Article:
Thursday, April 8, 2010

Tracking (my) Ubuntu boot speed.

Measuring ones boot speed may just be another benchmark, but for mobile users it is particularly useful to have a fast boot for a truly mobile experience. When one turns on a cell phone or a portable music player, we expect it to be up and running within 5 seconds before we get frustrated. Computers running a “full OS” like Ubuntu, Windows, or Mac, have never come close to the 5 second mark. The only way they have come close is by putting the computers in hibernation or standby which drains the battery.

DISCLAIMER: The results shown below represents my personal experience and do not speak for all Ubuntu users. Based on your hardware, system setup, and benchmarking method, your experience may differ from mine. Please note that your mileage may vary. For those people coming to this post from a non Ubuntu OS, welcome and thank you for your interest. Now without further delay, here are the results with additional commentary below (Click the chart for a larger version):

Results for Ubuntu 8.10 Intrepid Ibex:
There was no announced goal for boot time in this release. I used a stopwatch on several occasions to record my time. On my hardware, Ubuntu 8.10 was the slowest booting version I had ever used with times often reaching two minutes.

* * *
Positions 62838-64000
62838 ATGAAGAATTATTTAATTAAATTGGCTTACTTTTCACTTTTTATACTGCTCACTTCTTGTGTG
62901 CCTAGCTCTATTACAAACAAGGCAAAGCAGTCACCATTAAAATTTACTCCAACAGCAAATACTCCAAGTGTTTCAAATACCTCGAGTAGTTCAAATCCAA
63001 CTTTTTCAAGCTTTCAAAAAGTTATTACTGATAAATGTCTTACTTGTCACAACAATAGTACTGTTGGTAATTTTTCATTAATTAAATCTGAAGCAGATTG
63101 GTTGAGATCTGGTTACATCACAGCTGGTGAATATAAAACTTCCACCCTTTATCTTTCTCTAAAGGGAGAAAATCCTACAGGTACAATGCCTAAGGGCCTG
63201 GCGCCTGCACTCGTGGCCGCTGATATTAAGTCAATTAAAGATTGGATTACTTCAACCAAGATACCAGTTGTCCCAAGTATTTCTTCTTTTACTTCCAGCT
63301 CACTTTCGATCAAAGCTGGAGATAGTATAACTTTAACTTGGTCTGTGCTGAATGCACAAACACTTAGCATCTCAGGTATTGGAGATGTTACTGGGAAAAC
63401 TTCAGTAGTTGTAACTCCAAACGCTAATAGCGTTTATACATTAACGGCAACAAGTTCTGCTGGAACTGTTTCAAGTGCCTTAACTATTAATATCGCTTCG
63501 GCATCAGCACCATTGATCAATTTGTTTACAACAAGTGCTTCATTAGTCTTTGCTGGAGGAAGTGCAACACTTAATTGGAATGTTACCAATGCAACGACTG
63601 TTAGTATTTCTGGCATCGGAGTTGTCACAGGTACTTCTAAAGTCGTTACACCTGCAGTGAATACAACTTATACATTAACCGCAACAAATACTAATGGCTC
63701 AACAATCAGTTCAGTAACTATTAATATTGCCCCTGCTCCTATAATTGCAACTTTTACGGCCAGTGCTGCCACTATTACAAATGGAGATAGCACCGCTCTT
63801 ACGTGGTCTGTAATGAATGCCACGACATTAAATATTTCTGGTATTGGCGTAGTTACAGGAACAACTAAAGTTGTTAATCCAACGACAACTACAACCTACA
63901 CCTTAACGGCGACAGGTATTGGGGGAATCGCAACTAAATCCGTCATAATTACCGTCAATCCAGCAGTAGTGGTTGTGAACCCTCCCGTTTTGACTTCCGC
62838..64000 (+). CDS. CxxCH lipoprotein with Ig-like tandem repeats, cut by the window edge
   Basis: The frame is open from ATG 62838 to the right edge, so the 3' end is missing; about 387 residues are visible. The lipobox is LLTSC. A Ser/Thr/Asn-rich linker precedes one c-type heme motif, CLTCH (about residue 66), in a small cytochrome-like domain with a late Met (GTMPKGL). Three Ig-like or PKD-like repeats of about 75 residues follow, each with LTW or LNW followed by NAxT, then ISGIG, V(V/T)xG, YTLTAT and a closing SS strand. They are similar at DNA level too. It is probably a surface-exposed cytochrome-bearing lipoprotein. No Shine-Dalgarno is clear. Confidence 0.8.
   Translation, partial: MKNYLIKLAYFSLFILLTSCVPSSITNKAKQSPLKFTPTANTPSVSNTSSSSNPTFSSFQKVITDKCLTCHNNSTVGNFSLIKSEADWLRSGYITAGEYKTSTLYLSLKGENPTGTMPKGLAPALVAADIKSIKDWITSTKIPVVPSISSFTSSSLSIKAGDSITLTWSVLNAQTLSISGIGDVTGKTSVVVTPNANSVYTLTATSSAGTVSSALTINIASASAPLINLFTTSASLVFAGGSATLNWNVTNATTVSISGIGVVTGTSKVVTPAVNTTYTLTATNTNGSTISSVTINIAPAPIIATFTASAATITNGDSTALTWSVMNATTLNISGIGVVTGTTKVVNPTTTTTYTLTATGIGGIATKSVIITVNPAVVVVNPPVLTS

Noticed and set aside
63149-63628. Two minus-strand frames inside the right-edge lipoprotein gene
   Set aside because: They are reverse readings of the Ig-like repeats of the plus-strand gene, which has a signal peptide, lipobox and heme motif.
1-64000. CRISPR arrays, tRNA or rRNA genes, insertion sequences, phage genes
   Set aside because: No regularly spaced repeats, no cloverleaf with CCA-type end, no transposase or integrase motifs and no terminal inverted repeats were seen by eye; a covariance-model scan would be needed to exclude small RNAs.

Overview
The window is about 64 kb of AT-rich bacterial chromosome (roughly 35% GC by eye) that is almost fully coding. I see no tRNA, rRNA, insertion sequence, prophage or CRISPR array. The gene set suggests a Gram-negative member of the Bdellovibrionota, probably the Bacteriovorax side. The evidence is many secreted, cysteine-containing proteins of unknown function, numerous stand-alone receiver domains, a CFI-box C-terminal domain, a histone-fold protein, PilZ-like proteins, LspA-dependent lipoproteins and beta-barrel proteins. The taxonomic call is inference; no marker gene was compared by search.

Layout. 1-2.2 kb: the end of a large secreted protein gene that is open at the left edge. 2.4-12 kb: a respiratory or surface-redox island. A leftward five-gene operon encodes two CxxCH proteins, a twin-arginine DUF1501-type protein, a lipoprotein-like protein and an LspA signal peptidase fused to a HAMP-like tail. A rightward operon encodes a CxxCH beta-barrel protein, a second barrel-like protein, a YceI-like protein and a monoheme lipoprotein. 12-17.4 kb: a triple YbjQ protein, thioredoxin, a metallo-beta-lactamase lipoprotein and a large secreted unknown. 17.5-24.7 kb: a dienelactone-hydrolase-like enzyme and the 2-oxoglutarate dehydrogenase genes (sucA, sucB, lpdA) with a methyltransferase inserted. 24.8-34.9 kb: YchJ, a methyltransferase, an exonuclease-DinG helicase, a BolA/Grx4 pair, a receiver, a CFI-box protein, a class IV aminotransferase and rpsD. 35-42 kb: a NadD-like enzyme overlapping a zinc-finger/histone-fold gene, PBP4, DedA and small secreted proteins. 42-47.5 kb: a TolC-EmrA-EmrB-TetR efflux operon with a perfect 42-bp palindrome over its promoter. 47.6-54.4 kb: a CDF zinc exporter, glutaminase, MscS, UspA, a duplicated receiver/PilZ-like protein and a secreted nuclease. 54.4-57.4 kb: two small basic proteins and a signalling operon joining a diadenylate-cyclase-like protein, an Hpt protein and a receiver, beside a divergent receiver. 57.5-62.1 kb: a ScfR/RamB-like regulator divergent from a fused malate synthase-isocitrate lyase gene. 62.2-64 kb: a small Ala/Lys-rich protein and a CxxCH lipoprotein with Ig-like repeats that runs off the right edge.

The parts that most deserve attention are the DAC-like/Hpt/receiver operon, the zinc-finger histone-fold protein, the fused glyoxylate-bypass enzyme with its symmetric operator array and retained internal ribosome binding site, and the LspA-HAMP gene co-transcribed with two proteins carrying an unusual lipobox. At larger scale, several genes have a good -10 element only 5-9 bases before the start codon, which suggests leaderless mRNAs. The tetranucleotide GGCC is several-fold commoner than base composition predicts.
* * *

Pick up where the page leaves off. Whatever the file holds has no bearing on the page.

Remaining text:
Boot Speed in Ubuntu 9.04 Jaunty Jackalope:
Beginning in the Ubuntu 9.04 development cycle, Ubuntu had declared a war against slow boot times. The official goal was to decrease boot times to 25 seconds.
I tracked my boot speed by installing a program called bootchart and saved my best time of 70 seconds. A far cry from the 25 second goal, but a significant improvement over the previous release.

Boot Speed in Ubuntu 9.10 Karmic Koala:
Despite the official claim that boot time had decreased to less than 25 seconds, 9.10 did not improve boot speed over 9.04. I was getting boot times in the 100 second range for 9.10 Karmic compared to 75 seconds for 9.04 Jaunty. After using 9.10 for just 3 months, boot time had got even longer to just under the two minute mark. At this point I got frustrated and decided to join the 10.04 development cycle to track boot progress more seriously...

Measuring Boot Speed in Ubuntu 10.04 Lucid Lynx (development release):
While not yet released, a 10 second boot is the goal for this version and we will see if this comes true. I joined the 10.04 at alpha 2 beginning in January 2010. Since then, I would reboot at least 2 times a day and record the average times. On some occasions, rather nasty bugs were introduced which forced me to reboot many times leading to some really strange boot readings. On those occasions, I trashed the best and worst times before recording the average (Winter Olympics style). My time for January averaged 65 seconds which is already the best I have ever seen on my computer. In February my times got even better and I averaged 45 seconds. The results for March were even better at 39 seconds.

Final Thoughts:
Ubuntu 10.04 Lucid Lynx is shaping up to be a fast booting OS. While I'm not certain that I will hit the 10 second target, I am quite confidant that my average will drop to 25 seconds for April. Ubuntu 10.04 officially comes out in 21 days and I will most likely have a follow up post (and possibly a full review) to my results here.

1 comment:

  1. I'd love to see a hardware compatibility "wall of shame". Incompatible hardware seems to be the next hurdle we need to jump now that boot times are quite zippy.